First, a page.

The Chief Struggle: Part 2. Race

This is one in an occasional series about how government agents cause or heighten animosity among people in society. See the first part.

There are and have been race-based tensions throughout recorded history. In contradistinction to the lofty ideals of human reason, creativity, and compassion lies the undeniable fact of group tensions, and some of those groups are defined along racial lines.

I remember vividly a story of a former coworker who was in the army. A native of Chicago, he was training in the southeast (South Carolina?), and everyone else there was from the Midwest as well. To begin a weeklong furlough, everyone boarded a Chicago-bound train; since there were more people than seats available, many of the guys were sitting in the aisles on their duffel bags. My coworker and one of his friends decided to ride in seats in the last car since there were only two other people in it. “You have to get off here; this is the colored car,” the engineer explained; they reluctantly complied and sat on their duffels all the way to Chicago.

My coworker, his friend, and the two others in the car were peaceably and voluntarily associating; all four wanted to ride in the same car, and none so much as objected to the presence of any other. However, because of a government law (blatantly unconstitutional to boot!), they were prevented from doing so. Forcible separation of racial groups leads to less understanding between them; if people do not have opportunities to associate with members of an “other,” they do not have as many opportunities to dispel myths an prejudices about the “others.”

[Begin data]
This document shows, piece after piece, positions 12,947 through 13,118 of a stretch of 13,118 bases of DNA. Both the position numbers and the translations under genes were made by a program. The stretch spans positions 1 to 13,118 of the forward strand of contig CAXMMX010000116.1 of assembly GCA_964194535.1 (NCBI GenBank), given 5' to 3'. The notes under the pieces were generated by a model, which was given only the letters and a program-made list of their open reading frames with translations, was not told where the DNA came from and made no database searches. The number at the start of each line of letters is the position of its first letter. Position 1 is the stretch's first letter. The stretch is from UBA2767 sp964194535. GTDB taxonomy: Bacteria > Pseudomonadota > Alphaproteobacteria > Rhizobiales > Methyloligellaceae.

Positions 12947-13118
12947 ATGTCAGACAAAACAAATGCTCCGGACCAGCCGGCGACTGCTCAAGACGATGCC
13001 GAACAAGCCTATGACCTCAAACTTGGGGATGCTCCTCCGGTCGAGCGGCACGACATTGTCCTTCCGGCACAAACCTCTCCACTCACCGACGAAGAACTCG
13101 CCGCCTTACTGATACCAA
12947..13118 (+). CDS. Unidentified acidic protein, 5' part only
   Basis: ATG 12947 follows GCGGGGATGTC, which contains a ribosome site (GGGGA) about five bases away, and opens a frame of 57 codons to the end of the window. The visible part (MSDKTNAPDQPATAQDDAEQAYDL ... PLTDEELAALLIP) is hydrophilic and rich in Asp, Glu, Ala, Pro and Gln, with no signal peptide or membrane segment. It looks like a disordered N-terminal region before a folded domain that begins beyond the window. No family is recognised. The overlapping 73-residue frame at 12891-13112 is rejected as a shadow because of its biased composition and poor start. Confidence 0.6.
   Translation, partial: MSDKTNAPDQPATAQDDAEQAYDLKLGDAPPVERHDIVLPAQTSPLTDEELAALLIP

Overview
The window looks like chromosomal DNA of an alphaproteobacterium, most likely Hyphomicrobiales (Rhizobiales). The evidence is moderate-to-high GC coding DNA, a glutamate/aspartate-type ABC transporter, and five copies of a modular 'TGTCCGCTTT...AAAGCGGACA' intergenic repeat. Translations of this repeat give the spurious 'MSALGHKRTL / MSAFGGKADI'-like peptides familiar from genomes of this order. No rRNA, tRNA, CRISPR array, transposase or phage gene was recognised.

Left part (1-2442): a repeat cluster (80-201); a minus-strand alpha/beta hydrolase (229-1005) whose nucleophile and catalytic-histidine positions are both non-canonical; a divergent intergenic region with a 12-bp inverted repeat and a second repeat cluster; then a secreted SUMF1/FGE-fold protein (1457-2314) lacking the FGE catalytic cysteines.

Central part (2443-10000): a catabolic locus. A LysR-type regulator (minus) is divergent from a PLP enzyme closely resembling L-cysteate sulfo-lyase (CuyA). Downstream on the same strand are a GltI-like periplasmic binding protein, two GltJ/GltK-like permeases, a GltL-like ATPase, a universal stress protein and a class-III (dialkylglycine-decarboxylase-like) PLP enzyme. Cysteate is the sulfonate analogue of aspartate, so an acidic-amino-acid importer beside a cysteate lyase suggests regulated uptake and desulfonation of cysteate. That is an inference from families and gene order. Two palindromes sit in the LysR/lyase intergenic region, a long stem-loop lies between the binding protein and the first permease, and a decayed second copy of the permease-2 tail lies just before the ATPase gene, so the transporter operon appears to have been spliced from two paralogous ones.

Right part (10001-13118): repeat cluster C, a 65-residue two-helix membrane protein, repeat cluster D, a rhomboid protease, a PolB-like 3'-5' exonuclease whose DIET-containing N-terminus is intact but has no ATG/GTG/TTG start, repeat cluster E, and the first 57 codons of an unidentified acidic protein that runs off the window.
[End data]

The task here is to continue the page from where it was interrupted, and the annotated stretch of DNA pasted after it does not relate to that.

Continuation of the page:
Martin Luther King’s work was very promising and starting to bear fruit. In that culture of perverse laws, he fostered voluntary, peaceable associations among people of different races. Unfortunately, a lot of the good he had accomplished was harmed by another perverse set of laws that sought to integrate different races forcibly. Forcing together people who have been trained by a culture—reinforced by the law—to distrust each other has led to terrible consequences.

Unfortunately in the present day, there are still government protections for racial disharmony. Electoral districts are gerrymandered to, according to their defenders, “assure minority representation,” which unnaturally elect more people of a chosen racial group—whatever that group happens to on a given day—to rule over everybody. Government-run colleges accept people from different racial groups according to different standards. These and many other acts of government hinder peaceable relations among people in society.